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Breakthrough in ferroelectric materials could enable million-GB thumbdrives

Evan Blass
May 9, 2006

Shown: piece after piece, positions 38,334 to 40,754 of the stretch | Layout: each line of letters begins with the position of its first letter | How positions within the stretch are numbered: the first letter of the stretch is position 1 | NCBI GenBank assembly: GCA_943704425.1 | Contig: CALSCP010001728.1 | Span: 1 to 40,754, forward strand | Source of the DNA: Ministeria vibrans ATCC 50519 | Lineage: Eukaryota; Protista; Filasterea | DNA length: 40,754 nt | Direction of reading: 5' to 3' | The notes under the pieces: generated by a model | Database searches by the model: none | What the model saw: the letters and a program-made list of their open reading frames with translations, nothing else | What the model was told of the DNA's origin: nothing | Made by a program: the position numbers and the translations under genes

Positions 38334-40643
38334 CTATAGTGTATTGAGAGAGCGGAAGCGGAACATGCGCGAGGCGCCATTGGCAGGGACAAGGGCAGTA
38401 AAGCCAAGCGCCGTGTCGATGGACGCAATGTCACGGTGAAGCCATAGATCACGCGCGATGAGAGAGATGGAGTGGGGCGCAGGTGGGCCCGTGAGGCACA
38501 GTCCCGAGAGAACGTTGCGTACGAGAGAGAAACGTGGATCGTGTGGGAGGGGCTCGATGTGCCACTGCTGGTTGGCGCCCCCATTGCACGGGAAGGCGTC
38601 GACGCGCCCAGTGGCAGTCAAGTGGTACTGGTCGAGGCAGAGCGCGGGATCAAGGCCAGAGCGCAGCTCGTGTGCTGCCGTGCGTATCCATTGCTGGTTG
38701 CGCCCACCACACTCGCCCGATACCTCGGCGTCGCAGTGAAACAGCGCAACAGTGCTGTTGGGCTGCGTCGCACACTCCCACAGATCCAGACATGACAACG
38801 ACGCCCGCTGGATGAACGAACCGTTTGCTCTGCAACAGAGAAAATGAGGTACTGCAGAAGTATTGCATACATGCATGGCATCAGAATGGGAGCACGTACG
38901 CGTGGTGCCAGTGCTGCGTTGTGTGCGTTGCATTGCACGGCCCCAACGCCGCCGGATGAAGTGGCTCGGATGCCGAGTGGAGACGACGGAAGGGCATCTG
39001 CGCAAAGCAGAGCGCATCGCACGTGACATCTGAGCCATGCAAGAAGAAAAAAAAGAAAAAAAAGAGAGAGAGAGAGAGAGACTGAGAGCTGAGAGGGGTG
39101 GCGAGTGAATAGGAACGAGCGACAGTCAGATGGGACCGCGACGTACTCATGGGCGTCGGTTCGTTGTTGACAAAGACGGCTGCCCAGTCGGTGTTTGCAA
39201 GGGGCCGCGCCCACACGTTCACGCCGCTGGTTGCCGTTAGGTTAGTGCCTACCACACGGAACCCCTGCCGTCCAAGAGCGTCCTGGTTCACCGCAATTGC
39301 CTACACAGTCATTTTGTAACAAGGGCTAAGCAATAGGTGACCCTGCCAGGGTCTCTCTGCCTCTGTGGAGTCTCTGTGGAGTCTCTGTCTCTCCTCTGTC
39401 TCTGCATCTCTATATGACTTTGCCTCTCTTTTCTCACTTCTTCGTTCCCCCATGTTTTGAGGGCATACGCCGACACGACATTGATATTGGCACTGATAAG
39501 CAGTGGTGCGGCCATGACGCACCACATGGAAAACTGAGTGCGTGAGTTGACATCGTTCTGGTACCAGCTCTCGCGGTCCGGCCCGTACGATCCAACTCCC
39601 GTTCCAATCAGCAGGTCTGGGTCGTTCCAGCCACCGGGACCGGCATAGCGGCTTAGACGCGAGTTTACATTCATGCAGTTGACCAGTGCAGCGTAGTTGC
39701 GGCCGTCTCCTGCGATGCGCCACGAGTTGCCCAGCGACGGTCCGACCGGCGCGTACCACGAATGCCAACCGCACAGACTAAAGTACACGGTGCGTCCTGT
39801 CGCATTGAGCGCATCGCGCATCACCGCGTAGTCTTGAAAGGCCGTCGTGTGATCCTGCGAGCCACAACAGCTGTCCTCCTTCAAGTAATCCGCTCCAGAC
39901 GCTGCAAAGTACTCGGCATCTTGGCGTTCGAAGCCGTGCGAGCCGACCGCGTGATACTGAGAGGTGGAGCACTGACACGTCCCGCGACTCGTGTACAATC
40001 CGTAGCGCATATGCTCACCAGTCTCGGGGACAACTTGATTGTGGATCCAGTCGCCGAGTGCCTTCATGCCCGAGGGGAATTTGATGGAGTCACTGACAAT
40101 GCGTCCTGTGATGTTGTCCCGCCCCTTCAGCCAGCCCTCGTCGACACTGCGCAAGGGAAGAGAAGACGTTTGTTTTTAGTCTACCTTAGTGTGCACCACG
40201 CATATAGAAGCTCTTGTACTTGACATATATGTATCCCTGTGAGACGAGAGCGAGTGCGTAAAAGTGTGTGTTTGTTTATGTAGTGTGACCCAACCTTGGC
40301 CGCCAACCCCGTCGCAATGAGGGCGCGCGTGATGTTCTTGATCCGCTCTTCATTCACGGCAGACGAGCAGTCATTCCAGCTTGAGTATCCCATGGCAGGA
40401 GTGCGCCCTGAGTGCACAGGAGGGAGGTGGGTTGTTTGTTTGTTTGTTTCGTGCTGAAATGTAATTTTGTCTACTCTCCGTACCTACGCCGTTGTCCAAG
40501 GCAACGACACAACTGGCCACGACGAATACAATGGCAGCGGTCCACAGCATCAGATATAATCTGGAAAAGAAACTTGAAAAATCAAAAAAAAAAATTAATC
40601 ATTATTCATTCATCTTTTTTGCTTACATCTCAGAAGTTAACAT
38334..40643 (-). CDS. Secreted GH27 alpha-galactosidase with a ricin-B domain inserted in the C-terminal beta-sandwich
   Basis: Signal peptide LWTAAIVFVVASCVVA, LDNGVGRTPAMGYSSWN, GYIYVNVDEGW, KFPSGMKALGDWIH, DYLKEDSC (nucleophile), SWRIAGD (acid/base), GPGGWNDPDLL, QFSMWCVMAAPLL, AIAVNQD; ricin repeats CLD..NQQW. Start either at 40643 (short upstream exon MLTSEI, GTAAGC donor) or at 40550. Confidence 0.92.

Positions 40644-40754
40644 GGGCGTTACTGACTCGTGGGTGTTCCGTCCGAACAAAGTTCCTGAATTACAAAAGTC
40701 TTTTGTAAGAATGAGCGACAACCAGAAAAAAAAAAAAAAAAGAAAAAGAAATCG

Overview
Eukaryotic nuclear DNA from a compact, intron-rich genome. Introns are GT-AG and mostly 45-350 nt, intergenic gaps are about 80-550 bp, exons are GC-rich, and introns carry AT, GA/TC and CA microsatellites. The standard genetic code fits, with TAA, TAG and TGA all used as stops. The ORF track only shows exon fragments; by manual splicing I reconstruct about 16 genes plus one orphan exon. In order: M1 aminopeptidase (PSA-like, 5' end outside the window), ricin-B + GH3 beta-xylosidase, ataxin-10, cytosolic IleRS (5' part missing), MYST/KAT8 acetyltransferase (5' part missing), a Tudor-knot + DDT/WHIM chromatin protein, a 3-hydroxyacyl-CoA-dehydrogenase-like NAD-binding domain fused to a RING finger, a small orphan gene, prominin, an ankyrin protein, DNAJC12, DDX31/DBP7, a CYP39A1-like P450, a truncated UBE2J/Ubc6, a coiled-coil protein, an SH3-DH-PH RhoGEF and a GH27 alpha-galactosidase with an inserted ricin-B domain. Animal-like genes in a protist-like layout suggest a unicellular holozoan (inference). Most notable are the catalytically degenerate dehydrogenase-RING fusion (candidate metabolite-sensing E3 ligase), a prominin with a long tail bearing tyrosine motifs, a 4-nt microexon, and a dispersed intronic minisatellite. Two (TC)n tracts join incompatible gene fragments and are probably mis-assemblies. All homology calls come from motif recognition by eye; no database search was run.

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While we have to agree with certain Engadget readers who feel that 640KB of RAM is plenty for most computing tasks, those darn scientists just keep looking for ways to stuff more and more data into smaller spaces. The latest breakthrough on the storage tip comes courtesy of researchers from Drexel and Penn, who have found a way to stabilize the simple physical property of ferroelectricity at the nano scale, making possible such obviously unnecessary densities as 12,800,000GB per cubic centimeter. Ferroelectric materials are usable as memory because they possess the ability to switch electric charges in so-called dipole moments, but before Drexel's Dr. Jonathan Spanier and colleagues decided to embed the materials in water, it had previously been impossible to screen those dipole moments at scales small enough to be useful. Don't expect to be able to buy a zillion gig, water-filled iPod anytime soon, though, as the research team still faces significant hurdles in actually assembling the nanowires that would make up such a drive with the proper density as well as developing a method of efficiently reading and writing data.

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